The transitory inflation narrative continues … but is it real?

Transitory? I don't think that word means what you think it means ...

As a student of the financial markets, watching the response to the U.S. inflation data released on June 10, with the 10-year Treasury yield falling, was fascinating. As I started to draft this note, I paused and decided to take some time to review the data, think about inflation, where it’s going and what the market might be thinking about. Two months ago, if someone had suggested after a 5% Consumer Price Index (CPI) year-over-year (YOY) print that the U.S. 10-year Treasury yield would fall to 1.43%, from a high in March of 1.74%, I would’ve said, “Possible, but highly unlikely.” And yet here we are. Following the inflation number for May that exceeded consensus expectations of 4.7%, the 10-year yield fell.

My first thought was that clearly the market is in the transitory camp. That is, while those in the transitory camp felt that they were in the minority and against consensus of higher inflation, the market action suggests that they were actually in the majority. I’ll concede that, in part, May’s higher inflation can be attributed to the low base a year ago due to the economic lockdowns. Going forward, the impact on inflation from the lockdowns will give way to the impact from reopening. That suggests that, with May, we’ve passed peak inflation — at least measured on a year-over-year basis. But let’s not confuse peak inflation with no inflation.

There’s much reported that one of the key drivers of inflation in the past couple of months has been the sharp increase in used car prices. The theory is that as we return to work, individuals would rather drive than take public transit, driving up demand; and over time, it’s expected that this inflation pressure will ease. While possible, I propose another theory, and it’s one that ties to the current increase in housing demand.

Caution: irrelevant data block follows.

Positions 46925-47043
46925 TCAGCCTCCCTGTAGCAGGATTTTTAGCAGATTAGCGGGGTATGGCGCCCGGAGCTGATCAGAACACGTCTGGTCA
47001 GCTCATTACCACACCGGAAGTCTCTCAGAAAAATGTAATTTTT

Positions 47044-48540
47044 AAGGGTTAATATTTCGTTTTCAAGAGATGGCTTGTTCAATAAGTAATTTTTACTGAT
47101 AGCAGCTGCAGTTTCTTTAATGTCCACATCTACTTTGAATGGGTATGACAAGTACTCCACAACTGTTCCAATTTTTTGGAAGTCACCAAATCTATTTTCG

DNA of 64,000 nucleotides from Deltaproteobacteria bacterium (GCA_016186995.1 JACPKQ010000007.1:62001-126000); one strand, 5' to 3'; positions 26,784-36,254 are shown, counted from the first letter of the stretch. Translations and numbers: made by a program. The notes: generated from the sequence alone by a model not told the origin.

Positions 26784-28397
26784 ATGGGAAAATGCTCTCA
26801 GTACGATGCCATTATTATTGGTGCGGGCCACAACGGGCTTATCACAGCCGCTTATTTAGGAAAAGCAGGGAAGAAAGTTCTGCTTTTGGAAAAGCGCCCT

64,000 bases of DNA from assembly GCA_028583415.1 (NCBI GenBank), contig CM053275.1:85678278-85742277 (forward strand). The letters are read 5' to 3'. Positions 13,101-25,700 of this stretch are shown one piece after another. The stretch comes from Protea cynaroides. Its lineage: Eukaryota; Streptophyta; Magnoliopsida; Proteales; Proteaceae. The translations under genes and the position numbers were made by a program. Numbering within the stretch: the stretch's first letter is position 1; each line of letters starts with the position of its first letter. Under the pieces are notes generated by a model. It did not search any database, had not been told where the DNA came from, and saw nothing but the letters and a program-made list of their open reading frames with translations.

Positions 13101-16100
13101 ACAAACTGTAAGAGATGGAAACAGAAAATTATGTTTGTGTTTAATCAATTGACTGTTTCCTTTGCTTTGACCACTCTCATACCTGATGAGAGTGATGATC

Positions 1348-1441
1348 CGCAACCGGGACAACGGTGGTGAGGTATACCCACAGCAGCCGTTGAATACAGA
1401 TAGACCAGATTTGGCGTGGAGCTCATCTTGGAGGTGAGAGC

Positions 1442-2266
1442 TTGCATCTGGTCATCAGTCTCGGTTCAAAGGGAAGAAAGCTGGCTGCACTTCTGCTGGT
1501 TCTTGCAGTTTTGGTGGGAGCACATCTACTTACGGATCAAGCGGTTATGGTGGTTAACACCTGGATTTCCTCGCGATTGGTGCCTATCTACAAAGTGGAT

The demographic cohort known as the Millennials are between 20 and 40 years old (if you use 1980‒2000 as the age bracket). Millennials make up the largest demographic in the United States. We believe it’s this cohort that’s driving up housing demand to over 1.5 million starts on an annualized basis as of May — the highest level since 2006. Additionally, history suggests there’s a relationship between the demand for housing (measured in starts) and the demand for cars (measured in sales). It stands to reason that if Millennials are driving housing demand, could they not also be driving demand for furniture, appliances, … and cars, whether used or new? And if this is a demographic shift in demand that’s more secular than cyclical, then perhaps inflation may be more enduring than transitory.

U.S. housing starts vs U.S. auto sales
Three-month annualized moving average
1997 – current

This chart compares the three-month moving average of U.S. housing starts to the three-month moving average of U.S. auto sales, from January 1977 to May 2021. Both show similar activity over the past 44 years, with a sharp upward move over the past several months.

Source: Manulife Investment Management, Bloomberg, as of May 2021

It’s a funny word — transitory. It can mean different timelines to different people. This is probably why there’s such a strong debate on inflation, as to whether it’s transitory or not. Of course, it depends on how you define transitory. Is transitory three months? Six months? Two years? We certainly agree that the year-over-year inflation in April and May, at 4.2% and 5% respectively, was driven higher on base effects and is unlikely to remain at these levels. However, year-over-year inflation doesn’t tell the whole story.